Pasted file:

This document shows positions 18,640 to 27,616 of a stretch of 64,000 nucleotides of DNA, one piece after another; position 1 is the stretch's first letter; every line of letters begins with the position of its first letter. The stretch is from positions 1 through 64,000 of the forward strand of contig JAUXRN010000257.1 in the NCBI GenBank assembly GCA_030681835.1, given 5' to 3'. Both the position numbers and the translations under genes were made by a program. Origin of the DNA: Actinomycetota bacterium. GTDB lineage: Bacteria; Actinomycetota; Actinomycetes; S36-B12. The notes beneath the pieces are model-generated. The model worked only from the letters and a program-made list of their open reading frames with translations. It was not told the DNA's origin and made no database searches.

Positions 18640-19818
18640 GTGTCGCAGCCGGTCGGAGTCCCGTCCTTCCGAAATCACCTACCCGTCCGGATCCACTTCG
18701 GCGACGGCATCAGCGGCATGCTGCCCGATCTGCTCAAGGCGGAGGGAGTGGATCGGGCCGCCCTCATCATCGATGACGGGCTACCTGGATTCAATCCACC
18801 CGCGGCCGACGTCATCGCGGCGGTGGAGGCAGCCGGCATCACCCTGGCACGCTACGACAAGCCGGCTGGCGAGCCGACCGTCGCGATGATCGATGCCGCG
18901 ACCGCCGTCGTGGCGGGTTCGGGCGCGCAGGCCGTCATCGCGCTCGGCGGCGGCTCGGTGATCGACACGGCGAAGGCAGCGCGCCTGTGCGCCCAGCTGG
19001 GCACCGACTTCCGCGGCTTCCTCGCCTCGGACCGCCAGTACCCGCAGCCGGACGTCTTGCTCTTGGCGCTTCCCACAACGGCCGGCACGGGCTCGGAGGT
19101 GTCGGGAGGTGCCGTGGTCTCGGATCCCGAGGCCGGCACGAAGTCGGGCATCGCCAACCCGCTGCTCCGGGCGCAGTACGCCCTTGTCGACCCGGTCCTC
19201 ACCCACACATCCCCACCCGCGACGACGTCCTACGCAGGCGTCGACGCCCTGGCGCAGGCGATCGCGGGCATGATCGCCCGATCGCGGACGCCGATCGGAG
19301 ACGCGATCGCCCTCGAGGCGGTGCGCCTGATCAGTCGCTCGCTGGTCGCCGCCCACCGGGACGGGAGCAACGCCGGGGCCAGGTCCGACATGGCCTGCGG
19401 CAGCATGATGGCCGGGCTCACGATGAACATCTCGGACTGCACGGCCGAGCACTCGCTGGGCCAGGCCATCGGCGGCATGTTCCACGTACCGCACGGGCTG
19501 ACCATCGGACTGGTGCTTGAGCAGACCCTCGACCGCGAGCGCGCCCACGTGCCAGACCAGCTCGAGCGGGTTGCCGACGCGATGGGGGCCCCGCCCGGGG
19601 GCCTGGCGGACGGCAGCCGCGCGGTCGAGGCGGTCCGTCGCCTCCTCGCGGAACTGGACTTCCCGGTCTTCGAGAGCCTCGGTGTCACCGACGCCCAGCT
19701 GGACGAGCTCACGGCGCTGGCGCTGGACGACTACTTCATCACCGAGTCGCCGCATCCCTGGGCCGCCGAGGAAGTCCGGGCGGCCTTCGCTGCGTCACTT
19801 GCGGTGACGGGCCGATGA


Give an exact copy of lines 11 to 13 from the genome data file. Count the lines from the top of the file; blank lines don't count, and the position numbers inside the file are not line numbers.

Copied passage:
19401 CAGCATGATGGCCGGGCTCACGATGAACATCTCGGACTGCACGGCCGAGCACTCGCTGGGCCAGGCCATCGGCGGCATGTTCCACGTACCGCACGGGCTG
19501 ACCATCGGACTGGTGCTTGAGCAGACCCTCGACCGCGAGCGCGCCCACGTGCCAGACCAGCTCGAGCGGGTTGCCGACGCGATGGGGGCCCCGCCCGGGG
19601 GCCTGGCGGACGGCAGCCGCGCGGTCGAGGCGGTCCGTCGCCTCCTCGCGGAACTGGACTTCCCGGTCTTCGAGAGCCTCGGTGTCACCGACGCCCAGCT